If the police force is investing more than half of its capacity in fighting very minor forms of crime, this logically means that hard-core criminals are getting away with impunity and very minor offenders are encountering a police force that is not bound by anti-torture legislation.
And every time someone is arrested for a petty crime, their attitude towards law enforcement and the criminal justice system hardens and becomes more defiant. The ISS report attributes this to the trauma of being arrested, of being treated harshly by “tough on crime” police officers. Very few of such arrests make it to court, and if they do, it the arrested person feels victimised by the system and outside of its protection – and therefore its rules. This effect is considerably worsened by exposure to abuse and torture by state officials.
The reported incidents of abuse are not isolated, nor are they a new phenomenon. They are part of a pattern that we at the Wits Justice Project have begun to discern with distressing clarity. We regularly receive reports of torture, brutality and apartheid-era tactics by both police and prison warders, embedded in what seems to be a growing culture of impunity.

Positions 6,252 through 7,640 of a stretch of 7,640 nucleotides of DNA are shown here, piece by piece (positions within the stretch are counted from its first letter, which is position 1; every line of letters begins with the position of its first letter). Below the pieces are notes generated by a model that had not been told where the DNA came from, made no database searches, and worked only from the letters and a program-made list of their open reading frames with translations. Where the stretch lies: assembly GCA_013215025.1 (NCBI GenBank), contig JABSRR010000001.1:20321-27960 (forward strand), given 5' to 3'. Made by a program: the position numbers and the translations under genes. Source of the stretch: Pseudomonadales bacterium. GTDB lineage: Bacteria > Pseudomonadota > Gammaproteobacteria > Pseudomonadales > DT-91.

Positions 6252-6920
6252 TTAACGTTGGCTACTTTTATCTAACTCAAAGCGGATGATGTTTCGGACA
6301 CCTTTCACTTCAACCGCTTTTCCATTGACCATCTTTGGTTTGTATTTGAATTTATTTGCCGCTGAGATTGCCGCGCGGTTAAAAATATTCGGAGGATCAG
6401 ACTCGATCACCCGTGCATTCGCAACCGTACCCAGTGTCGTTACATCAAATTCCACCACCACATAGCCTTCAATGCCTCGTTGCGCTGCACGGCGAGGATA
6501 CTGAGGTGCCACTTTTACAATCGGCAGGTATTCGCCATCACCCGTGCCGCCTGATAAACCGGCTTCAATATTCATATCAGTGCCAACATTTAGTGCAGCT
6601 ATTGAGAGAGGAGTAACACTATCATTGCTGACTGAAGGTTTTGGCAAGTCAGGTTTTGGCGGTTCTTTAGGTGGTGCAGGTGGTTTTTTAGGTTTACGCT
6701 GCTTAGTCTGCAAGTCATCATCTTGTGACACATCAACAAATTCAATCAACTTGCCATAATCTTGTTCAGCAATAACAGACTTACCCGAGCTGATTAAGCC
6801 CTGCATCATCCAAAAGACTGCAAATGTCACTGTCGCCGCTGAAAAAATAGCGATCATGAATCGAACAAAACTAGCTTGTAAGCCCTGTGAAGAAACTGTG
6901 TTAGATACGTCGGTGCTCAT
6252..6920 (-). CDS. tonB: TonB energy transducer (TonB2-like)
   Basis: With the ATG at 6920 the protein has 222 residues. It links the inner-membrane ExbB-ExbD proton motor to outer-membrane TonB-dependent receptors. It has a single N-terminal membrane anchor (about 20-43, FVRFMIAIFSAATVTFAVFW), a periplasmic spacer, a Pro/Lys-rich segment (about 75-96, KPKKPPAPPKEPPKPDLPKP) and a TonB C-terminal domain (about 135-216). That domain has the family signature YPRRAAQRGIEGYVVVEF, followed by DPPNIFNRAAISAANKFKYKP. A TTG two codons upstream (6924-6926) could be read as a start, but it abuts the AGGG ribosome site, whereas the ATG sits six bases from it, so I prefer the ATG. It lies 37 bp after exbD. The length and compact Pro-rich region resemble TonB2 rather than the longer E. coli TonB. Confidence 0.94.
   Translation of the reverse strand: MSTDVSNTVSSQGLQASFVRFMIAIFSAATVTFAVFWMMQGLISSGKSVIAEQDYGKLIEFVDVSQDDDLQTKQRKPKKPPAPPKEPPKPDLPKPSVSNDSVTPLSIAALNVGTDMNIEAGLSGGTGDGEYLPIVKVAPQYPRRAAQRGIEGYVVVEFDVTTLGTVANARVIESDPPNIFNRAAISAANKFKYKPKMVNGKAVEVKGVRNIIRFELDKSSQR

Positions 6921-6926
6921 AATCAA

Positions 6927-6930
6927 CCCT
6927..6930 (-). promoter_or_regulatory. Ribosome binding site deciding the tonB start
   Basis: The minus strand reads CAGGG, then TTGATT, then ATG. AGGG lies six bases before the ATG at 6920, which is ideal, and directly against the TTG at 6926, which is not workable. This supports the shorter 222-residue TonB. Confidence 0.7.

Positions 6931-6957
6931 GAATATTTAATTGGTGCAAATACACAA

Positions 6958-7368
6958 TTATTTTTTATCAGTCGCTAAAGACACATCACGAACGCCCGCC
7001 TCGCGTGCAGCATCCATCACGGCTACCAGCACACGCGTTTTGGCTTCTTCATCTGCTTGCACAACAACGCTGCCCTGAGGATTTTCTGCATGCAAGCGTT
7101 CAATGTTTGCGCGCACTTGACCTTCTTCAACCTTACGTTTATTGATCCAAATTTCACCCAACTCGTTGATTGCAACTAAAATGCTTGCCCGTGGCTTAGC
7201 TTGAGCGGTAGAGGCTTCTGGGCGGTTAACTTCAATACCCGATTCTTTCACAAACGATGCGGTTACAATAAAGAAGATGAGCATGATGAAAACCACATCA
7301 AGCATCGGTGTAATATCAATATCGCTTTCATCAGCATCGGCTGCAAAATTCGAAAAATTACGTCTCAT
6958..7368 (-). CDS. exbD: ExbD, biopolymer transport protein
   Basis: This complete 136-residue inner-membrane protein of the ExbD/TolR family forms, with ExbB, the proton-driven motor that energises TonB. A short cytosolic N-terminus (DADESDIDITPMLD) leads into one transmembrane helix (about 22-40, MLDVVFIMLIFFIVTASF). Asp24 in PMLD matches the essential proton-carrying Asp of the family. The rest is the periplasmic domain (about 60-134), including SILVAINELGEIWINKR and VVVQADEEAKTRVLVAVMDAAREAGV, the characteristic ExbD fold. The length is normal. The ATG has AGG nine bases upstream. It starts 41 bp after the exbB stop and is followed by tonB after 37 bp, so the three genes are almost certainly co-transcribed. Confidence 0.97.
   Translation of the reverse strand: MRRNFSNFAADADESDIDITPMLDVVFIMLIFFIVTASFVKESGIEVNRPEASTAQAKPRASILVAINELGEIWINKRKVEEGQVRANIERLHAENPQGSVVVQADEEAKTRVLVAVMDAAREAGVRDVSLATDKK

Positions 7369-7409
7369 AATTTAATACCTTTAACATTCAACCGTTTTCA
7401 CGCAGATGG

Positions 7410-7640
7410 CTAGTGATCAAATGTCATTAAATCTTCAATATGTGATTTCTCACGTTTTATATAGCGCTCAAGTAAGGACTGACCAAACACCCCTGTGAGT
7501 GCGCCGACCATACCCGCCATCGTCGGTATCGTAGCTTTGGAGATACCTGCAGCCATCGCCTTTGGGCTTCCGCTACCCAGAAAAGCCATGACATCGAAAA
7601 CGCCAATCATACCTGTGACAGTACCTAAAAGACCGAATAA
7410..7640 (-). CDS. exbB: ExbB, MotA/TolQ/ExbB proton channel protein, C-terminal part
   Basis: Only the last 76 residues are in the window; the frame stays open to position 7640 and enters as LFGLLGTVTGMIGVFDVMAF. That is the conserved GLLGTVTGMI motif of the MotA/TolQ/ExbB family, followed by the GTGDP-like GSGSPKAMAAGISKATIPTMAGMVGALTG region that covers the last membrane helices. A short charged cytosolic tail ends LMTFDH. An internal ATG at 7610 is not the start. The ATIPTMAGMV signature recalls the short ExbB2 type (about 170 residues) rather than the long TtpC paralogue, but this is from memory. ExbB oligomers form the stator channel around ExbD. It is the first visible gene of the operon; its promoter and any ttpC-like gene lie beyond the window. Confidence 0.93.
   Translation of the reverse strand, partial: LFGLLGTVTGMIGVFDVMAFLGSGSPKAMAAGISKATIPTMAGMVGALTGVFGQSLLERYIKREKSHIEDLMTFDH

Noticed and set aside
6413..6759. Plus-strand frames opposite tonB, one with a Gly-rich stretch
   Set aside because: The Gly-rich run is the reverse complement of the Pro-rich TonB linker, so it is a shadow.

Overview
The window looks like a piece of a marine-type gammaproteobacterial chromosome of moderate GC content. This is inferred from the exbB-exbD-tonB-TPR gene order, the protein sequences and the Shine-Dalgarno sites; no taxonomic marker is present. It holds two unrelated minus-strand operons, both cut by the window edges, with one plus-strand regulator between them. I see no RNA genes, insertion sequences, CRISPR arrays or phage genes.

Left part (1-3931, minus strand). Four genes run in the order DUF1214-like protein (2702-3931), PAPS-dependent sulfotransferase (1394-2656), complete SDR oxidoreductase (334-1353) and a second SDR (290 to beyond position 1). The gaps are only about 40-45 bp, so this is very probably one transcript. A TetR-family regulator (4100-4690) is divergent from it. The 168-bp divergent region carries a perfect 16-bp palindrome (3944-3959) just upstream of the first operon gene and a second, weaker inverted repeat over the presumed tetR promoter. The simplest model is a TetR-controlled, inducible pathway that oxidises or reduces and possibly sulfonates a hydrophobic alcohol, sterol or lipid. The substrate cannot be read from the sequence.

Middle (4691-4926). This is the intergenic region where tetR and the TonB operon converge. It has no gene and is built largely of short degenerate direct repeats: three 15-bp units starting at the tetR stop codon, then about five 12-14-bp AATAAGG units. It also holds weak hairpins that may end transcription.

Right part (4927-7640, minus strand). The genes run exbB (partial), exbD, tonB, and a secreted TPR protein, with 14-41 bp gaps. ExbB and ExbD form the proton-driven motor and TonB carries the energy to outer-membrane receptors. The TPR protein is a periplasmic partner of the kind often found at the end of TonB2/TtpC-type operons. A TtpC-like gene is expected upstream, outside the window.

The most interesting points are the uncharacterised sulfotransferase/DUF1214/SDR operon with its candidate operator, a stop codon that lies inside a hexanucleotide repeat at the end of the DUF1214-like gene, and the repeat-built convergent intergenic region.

Abuse of force and torture by officials should never be tolerated. Such incidents contribute to a weakening of the entire criminal justice system. They devalue the legitimacy of the police and the trust we each should be able to place in our law enforcement officials. In a country that has fought so hard for its Constitution and for equal human rights for all, such attitudes are tragic.
We must not sacrifice fairness, decency and respect in the fight against crime, because it will have the opposite effect. We need to stop thinking of torture and abuse of force in the abstract or as something that happens to other people, or to people who somehow “deserve” it. If a system allows for even one person to be abused or tortured, it cannot be relied on to protect the innocent – and that person could be you.
Nooshin Erfani-Ghadimi is the project coordinator of the Wits Justice Project, which investigates miscarriages of justice and is based in the Department of Journalism at the University of the Witwatersrand.